Coronavirus source, severity still unknown

Date: 12:25, 07-02-2020.

Almaty. February 7. KazTAG -World Health Organization officials on Thursday warned that there are still many unknowns about the coronavirus, which has killed at least 565 people and infected over 28,000 more, reports the US News.
"We need to bring this virus out into the light so we can attack it properly," Tedros Adhanom Ghebreyesus, WHO director general, said at a press conference.
WHO officials said they don't know the source of the virus and that a treatment doesn't yet exist, despite some reports claiming otherwise. They also don't fully understand how severe it is or how it is transmitted.
Those most at-risk for the virus are older populations with underlying health problems. As a person's age increases, so does his or her risk for death from the virus, according to WHO.
The organization announced a conference next week with international scientists to identify research priorities.
Officials also expressed remorse over the death of Li Wenliang, a 34-year-old Chinese doctor who was one of the first to raise concerns about the disease.
"We are very sad to hear of the loss of Dr. Li Wenliang," said Mike Ryan, the executive director of WHO's health emergencies program. "We are very sorry to hear of the loss of any frontline worker who's attempted to care for patients."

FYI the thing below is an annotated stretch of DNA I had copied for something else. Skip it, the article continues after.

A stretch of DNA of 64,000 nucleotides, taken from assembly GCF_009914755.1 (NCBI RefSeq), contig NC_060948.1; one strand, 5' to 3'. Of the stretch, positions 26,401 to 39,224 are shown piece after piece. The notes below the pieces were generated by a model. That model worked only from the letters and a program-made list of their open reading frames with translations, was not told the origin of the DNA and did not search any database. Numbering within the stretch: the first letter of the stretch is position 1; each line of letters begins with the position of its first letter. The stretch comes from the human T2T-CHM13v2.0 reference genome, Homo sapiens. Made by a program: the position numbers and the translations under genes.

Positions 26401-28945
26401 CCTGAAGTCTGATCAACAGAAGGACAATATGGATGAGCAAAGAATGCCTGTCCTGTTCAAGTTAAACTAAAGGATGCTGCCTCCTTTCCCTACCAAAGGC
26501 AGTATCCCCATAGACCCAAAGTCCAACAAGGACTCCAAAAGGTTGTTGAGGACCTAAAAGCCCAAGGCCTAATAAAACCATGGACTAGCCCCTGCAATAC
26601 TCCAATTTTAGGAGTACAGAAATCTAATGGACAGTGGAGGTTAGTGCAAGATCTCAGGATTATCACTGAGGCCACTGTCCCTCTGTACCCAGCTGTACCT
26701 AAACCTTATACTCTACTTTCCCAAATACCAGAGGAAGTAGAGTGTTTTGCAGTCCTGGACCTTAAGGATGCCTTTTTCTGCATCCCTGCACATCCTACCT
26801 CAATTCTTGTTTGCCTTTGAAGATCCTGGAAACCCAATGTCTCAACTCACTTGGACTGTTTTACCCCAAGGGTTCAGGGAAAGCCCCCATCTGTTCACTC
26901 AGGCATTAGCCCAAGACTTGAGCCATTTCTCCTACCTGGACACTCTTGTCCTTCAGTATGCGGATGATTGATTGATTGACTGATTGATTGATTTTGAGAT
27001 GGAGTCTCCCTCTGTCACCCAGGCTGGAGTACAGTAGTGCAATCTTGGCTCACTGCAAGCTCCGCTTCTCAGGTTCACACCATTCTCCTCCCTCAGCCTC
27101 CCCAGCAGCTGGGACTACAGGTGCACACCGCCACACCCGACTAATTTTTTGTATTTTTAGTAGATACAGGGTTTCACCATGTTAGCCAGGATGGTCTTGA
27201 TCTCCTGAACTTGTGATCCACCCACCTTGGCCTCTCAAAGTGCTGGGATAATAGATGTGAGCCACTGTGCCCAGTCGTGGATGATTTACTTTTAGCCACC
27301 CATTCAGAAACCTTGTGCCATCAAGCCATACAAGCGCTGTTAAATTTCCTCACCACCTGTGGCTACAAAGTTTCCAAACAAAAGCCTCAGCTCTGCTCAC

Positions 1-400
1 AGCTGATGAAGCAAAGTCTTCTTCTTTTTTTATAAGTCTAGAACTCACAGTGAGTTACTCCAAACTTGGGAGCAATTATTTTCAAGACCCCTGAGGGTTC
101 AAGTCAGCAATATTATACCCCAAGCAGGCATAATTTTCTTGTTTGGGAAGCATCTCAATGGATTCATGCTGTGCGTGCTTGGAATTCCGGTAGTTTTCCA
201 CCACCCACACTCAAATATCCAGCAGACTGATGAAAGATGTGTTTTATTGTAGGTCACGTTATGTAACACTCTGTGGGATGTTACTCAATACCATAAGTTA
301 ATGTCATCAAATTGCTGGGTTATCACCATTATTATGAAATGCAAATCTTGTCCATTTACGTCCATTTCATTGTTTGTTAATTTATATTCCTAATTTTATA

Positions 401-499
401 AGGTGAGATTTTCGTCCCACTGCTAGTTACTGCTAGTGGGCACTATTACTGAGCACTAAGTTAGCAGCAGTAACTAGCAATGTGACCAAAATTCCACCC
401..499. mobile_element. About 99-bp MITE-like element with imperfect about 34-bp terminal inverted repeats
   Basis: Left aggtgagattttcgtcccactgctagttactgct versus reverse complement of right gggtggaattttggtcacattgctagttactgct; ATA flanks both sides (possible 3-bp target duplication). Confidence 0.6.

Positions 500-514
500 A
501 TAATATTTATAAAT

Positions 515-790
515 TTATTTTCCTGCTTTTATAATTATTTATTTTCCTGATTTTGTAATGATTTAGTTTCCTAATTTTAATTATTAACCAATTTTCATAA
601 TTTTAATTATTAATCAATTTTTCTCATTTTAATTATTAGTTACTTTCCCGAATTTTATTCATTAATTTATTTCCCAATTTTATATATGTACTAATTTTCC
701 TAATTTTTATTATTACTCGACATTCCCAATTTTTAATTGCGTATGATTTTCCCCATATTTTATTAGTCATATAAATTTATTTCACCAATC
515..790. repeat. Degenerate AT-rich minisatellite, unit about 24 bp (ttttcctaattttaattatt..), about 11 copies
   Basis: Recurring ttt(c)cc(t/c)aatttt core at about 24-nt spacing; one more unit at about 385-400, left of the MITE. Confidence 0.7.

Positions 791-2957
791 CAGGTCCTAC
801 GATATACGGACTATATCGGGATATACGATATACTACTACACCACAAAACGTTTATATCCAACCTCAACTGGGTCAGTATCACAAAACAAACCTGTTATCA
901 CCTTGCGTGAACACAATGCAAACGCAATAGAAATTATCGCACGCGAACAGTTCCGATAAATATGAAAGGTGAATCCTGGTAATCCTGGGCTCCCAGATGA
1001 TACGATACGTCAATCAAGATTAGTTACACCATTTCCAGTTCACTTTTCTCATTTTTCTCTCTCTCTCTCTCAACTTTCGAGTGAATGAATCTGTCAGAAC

Wenliang caught the coronavirus after working with patients who had a flu-like disease he said reminded him of severe acute respiratory syndrome, or SARS. He was targeted by Chinese police for "sharing false information" after he posted about the cases on social media in December.
WHO officials could not say when to expect coronavirus case numbers to taper off.
"We are still in the middle of an intense outbreak, and we need to be very careful on making any predictions," Ryan said.
However, he noted that the number of new cases overnight is fewer than the day before. He said it doesn't necessarily mean something, but at least the numbers aren't going in the wrong direction.
"It's nothing to celebrate," Ryan said. "It's certainly still a great worry."

Photo source: picture from an open source

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